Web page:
13. Malingunde Homecraft Centre (Nkhoma Synod).

Effectiveness of the Courses

Considered from the view- point of the degree of employability of graduates, the technical courses of the Catholic Secretarial, Livingstonia and Blantyre Synods were deemed effective by the report. Graduates from these institutions were readily absorbed into the job market both at national and community level. The report, however, indicated lack of effectiveness, in this respect, of the Phwezi Rural Polytechnic Courses. Many of the graduates of the Polytechnic remained unemployed on return to their communities.

The major problem associated with Phwezi rural Polytechnic, which could also be true with the other courses in this Education sector was lack of adequate training in entrepreneurial and basic business management skills to make the graduates competent self-employers. However, once that deficiency is filled up, there still remains something out of the control of the colleges/schools; Capital to enable the graduates start their own enterprises. The report states that by 1994, Phwezi foundation had already started negotiations leading to the redressing of this Challenge. Negotiation partners were money lending institutions like the Small Enterprise Development Organisation of Malawi (SEDOM) and the Development of Malawian Traders Trust (DEMATT).

Formal Vocational Education and Skills Training

(a) NGOs Contribution

Thirteen NGOs were involved in formal vocational education by March 1994, and these were;

  1. Chilema Ecumenical Lay Training Centre of the Anglican Diocese of Southern Malawi.
  2. Christian Service Committee (CSC).
  3. C.C.A.P. Blantyre Synod.
  4. Evangelical Alliance for Relief and Development (EVARD)
  5. The Nazarene Vocational School (NVS).
  6. Paper Making Education Trust (PAMET).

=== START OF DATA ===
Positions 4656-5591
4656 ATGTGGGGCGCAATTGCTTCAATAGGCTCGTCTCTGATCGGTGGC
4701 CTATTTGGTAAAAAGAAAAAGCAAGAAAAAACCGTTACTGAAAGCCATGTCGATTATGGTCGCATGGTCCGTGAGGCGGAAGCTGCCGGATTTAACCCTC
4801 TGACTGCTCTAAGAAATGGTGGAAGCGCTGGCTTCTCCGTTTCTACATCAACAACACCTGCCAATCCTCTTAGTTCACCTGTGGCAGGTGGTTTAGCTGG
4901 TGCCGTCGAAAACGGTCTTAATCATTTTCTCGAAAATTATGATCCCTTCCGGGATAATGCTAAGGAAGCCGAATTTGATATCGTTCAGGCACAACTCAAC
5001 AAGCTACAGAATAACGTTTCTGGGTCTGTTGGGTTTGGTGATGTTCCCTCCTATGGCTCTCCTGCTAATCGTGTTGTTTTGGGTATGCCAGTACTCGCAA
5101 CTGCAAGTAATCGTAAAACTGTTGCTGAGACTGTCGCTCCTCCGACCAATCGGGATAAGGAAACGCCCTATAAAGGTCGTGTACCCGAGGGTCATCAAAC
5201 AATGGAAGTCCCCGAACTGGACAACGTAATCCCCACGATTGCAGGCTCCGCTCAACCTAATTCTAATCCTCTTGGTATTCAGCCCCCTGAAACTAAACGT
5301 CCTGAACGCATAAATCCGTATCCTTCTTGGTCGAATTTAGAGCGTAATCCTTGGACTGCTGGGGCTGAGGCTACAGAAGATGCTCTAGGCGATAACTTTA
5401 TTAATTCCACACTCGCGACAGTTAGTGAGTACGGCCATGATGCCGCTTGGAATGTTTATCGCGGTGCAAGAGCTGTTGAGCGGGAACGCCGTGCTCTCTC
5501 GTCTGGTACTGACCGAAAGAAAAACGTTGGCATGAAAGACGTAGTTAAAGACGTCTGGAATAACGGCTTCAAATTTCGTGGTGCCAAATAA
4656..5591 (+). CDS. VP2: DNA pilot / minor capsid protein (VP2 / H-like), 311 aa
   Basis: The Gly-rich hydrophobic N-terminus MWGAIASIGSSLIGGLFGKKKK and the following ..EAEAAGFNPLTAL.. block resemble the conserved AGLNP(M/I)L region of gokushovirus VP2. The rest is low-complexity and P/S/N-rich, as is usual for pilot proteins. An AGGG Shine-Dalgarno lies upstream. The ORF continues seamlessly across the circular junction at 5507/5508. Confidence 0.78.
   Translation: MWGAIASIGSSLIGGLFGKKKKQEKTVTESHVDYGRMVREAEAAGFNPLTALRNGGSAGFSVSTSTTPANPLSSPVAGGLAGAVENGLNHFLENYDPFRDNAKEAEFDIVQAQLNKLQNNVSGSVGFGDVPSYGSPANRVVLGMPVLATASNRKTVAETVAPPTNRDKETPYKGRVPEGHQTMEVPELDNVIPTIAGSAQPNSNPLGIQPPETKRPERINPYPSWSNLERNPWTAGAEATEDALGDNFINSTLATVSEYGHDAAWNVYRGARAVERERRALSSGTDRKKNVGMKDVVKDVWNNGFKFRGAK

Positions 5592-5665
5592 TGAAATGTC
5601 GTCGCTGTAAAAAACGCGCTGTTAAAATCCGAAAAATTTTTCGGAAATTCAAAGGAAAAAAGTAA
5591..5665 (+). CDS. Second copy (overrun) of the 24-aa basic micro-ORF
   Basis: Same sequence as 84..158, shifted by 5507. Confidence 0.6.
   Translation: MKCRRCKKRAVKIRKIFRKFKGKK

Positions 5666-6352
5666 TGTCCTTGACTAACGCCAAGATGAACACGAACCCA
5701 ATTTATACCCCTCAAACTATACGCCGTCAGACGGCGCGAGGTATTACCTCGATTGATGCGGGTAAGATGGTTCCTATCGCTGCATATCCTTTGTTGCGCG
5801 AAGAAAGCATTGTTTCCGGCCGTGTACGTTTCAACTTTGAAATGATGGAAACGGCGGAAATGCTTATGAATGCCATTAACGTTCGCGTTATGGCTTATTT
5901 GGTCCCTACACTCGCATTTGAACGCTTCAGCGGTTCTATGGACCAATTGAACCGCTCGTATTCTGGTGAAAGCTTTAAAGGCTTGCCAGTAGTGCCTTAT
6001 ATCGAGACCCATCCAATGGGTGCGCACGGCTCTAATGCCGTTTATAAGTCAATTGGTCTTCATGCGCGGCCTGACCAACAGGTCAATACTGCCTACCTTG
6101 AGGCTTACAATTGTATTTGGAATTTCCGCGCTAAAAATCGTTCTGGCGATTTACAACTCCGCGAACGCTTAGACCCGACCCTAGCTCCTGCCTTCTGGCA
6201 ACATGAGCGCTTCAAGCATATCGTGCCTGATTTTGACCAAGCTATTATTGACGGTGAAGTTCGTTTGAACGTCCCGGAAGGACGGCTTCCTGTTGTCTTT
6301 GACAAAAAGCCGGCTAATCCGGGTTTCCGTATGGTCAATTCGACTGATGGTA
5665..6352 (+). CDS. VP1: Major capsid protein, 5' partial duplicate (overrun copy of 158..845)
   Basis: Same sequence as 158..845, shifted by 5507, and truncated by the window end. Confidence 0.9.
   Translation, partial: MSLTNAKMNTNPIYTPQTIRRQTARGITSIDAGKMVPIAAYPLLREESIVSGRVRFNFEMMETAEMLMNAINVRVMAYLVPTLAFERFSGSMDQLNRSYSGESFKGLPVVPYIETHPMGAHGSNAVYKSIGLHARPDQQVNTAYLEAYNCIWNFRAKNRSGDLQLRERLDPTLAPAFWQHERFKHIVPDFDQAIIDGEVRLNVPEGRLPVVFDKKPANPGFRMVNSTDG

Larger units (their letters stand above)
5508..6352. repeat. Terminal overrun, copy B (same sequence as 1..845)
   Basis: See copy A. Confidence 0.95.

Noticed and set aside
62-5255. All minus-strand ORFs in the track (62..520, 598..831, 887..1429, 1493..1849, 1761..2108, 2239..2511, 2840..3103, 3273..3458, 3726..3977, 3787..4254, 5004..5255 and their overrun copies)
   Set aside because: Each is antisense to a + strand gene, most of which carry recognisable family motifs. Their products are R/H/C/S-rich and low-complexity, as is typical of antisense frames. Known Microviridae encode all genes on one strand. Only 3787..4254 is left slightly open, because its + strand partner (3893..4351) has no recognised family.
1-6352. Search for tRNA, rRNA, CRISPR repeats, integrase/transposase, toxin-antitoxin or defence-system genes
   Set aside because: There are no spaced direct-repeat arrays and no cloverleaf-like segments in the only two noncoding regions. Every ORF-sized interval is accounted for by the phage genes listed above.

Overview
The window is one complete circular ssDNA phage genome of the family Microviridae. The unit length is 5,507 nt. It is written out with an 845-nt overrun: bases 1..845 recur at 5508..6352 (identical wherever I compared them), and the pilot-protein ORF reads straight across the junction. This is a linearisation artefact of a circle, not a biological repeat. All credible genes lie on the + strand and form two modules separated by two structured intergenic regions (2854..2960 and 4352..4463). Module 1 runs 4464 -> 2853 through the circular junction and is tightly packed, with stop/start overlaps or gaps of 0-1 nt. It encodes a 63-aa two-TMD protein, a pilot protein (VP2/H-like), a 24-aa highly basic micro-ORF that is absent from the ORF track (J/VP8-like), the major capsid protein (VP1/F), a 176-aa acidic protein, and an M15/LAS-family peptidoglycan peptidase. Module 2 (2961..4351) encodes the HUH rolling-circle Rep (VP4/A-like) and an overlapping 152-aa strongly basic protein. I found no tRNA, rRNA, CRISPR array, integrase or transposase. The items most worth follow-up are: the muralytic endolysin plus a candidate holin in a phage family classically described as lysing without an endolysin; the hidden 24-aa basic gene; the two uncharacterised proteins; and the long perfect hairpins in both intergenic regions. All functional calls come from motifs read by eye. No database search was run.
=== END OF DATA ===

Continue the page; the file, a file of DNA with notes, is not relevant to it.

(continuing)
7. Phwezi Foundation.
  8. Save the Children Federation (US).
  9. Save the Children Fund/Malawi (Thandizani Ana).
  10. Tiyende Women In Development (TWD).
  11. World Vision International (WVI).
  12. Action Aid.
  13. Adventist Development and Relief Agency (ADRA)

(B) Course –Content And Skills

The content of skills training,provided on a non-formal basis by the above outlined NGOs, was vast and varied.Their skills training was targeted towards meeting the needs of school drop-outs and out-of-school youth in the informal market although in some programmes certification was also obtained (USAID-MALAWI, NGOIES, 1994) As such the course aimed at self-employment and income generation (see annex….).

© National youth council

In 1995, October, a national youth policy was launched, a National Youth Council of Malawi (NYCM) opened a year later with a systematically laid out Youth Development Plan of Action (YDEVPA) for 1996-2000.

The youth Development plan of Action states that the Youth Council of Malawi had been created with a mandate to carry out the following:

  1. Work together with various agencies engaged in Youth development activities and foster co-operation among those agencies to promote the provision of efficient youth development services.
  2. Encourage and carryout research in various fields concerning youth development programmes. The research would be done in liaison with other research institutions.
  3. Undertake the responsibility of training of Youth Skills Training Centres’ staff to ensure the availability of suitably qualified tutor/instructors and administrators.
  4. Establish spirit of co-operation with other training agencies at home and abroad in order to acquire the facilities needed for all the required training of the instructors and administrators.
  5. Mobilise human, financial and material resources for the youth development programmes.

The National Youth Council DEVLOP 1996 –2006 outlines four priority areas. These areas are:

Education, Training and Youth Employment

The plan recognises the important role of sound Basic Education for the youth as the foundation of all Youth Programmes. The plan, therefore emphasises activities which will expand access, increase participation, improve quality and relevance of the education delivered. The Plan recognises that Youth Skills training for self-reliance constitute the core of Youth development programmes. It thus envisaged the establishment of Youth Skills Training centres through which various types of basic occupational skills will be taught in response to the needs of the Youth and the respective communities in which they live. This, sounds a replica of what the NGOs are already doing.